Presentation on theme: "The Untouchables (a.k.a. Finding the New Middle) Chapter 6."— Presentation transcript:
The Untouchables (a.k.a. Finding the New Middle) Chapter 6
It’s All About Competition for most of the time after the second world war until the late sixties, America did not have to compete very hard Why? the second world war destroyed most of the industrial production capacity of most of the combatants, surrender agreements limited certain industries in some countries, and sudden & enormous demand for mass produced products kicked in
in Globalization 1.0 countries had to think globally to thrive in Globalization 2.0 companies had to think globally to thrive in Globalization 3.0 individuals have to think globally to thrive
Become “Untouchable” untouchable jobs are those that cannot be outsourced, digitized, or automated describe your job how would those people that consume your work output describe your level of expertise? poor good enough good excellent
Three Broad Categories That Cannot be Outsourced “special” people, i.e. world class at what they do local/anchored, i.e. a job that requires face-to-face participation (think of real estate) middlers is Alan Blinder (“Fear of Offshoring”) correct? Is the key distinction for what can be part of international trade decided by what services can be delivered electronically over great distances with little or no degradation in service? [as opposed to things in the past that could be shipped to the consumer for less than locally produced?]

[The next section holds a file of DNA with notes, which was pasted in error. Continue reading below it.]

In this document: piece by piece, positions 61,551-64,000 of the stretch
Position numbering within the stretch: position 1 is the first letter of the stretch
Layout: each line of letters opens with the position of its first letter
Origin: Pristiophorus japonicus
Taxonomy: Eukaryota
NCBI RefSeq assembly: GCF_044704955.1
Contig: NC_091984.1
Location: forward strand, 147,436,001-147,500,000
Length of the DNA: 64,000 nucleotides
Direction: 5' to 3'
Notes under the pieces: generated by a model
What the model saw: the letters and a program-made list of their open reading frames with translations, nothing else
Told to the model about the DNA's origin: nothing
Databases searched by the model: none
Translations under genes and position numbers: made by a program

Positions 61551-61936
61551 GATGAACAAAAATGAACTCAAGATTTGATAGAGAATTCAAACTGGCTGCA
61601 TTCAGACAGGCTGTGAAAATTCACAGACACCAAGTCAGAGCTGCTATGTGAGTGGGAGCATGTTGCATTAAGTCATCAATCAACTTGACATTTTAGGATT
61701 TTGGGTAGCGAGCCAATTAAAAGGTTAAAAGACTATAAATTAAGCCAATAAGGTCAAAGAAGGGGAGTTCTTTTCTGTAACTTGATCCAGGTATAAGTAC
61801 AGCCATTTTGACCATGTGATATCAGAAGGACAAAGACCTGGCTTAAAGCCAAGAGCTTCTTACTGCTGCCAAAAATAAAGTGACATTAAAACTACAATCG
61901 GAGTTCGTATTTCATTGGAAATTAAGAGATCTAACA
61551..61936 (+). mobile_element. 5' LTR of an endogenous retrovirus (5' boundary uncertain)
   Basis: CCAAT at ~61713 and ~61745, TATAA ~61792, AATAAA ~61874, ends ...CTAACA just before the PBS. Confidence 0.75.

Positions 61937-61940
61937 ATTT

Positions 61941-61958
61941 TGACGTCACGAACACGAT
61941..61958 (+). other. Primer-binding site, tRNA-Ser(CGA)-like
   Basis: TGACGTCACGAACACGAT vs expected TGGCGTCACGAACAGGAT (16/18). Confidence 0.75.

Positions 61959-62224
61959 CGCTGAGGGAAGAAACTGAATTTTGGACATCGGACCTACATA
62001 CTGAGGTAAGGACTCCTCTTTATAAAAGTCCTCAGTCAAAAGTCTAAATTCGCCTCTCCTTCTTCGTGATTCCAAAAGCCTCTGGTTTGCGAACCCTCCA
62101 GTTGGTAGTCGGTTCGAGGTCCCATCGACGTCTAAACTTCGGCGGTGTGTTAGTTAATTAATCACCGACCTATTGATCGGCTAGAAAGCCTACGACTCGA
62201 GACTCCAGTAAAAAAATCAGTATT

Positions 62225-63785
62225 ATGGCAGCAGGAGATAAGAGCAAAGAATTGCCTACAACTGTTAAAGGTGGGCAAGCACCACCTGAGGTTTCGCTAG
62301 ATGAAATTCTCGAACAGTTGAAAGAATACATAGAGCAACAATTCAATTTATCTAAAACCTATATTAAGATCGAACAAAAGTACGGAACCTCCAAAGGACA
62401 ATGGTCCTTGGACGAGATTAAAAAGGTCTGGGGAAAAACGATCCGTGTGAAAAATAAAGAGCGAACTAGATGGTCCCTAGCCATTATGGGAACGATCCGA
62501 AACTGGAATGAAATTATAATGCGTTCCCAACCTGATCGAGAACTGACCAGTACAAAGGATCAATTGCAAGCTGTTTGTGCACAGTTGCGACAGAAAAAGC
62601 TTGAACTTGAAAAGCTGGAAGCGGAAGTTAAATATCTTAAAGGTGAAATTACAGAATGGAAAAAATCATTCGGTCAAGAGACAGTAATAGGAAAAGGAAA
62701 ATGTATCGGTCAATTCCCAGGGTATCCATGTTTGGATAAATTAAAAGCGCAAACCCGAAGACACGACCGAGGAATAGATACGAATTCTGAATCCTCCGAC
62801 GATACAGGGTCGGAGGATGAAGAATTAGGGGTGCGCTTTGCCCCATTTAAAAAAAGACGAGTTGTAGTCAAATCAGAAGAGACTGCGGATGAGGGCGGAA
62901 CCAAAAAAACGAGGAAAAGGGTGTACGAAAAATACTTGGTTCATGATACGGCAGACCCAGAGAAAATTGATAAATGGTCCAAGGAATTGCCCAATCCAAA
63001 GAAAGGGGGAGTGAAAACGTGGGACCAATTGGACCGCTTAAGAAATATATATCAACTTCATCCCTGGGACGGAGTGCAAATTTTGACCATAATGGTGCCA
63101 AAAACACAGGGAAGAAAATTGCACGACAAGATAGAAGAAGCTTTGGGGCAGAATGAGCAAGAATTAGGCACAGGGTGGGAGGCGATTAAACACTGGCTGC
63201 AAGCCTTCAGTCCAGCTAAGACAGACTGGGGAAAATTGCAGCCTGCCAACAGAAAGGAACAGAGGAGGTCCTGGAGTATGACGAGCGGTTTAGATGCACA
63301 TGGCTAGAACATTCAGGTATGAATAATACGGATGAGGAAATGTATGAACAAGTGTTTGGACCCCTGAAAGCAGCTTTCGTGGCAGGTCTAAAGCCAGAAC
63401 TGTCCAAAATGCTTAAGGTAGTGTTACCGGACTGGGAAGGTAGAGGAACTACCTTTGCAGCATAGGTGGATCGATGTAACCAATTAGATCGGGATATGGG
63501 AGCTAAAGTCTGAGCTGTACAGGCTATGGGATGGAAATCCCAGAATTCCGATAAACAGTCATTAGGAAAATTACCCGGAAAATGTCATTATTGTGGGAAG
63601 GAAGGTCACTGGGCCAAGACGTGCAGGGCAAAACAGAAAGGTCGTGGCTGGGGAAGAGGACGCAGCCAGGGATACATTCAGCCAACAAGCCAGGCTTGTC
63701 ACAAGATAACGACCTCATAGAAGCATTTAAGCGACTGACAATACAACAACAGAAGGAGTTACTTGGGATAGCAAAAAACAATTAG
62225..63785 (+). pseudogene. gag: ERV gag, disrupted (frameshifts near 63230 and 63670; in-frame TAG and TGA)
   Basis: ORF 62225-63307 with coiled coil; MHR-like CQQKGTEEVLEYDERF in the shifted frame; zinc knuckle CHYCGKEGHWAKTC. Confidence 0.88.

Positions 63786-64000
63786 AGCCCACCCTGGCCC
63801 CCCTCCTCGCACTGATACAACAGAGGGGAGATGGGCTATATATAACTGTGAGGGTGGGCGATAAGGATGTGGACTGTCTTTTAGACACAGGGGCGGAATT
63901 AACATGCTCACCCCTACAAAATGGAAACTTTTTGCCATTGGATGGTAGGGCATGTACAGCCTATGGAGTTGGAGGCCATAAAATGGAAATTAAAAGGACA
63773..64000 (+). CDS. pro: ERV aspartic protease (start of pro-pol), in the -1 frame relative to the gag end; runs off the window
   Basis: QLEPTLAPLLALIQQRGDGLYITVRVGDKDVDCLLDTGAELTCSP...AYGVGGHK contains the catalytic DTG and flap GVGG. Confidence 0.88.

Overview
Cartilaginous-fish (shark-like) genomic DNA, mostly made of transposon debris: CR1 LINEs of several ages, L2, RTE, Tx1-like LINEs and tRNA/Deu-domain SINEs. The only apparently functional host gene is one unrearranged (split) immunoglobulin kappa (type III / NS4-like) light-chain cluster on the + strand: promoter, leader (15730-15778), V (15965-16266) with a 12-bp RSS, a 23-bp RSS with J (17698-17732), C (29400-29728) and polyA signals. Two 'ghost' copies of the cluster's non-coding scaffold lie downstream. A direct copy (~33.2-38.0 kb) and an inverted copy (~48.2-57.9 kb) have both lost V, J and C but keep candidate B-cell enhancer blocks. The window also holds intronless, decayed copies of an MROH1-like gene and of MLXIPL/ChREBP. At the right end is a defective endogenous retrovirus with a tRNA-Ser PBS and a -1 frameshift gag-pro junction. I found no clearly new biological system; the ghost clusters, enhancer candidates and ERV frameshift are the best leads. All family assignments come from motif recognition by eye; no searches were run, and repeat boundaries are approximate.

Can Democratic Societies Remain Stable Without Middlers? Friedman argues “no”, that the bell shaped curve of the middle class is what keeps society growing together as opposed to growing apart an interesting question becomes, is a “middle class” in a flat world something in a nation or in an economy?
in the text Friedman argues that “In the United States new middle jobs are coming into being all the time; that is why we don’t have large scale unemployment, despite the flattening of the world.”
The New Middlers Have you noticed that Friedman likes to use and reiterate themes? Like using the word “great” to describe almost all of the new middlers?
Great Collaborators & Orchestrators if both the customers as well as the producers require an integration of product and services components, the linkages between each becomes a vital connection don’t assume that the outsourcers are not outsourcing (per se) this key skill – this is a very flat skill (this is just one of the contradictions of a flat world) in the flat world the mix of cultures can be sensitive to the quality of collaborators
Great Synthesizers (order out of chaos) disparate disciplines need to work together (sometimes called mash-ups) – a middler needs both specialized skills and a good amount of generalistmash-ups flat world synthesis involves (a) breaking a problem into component pieces, (b) finding ways to solve the components in conventional, novel, cheap, revolutionary, or some other way, (c) then synthesizing a solution to the problem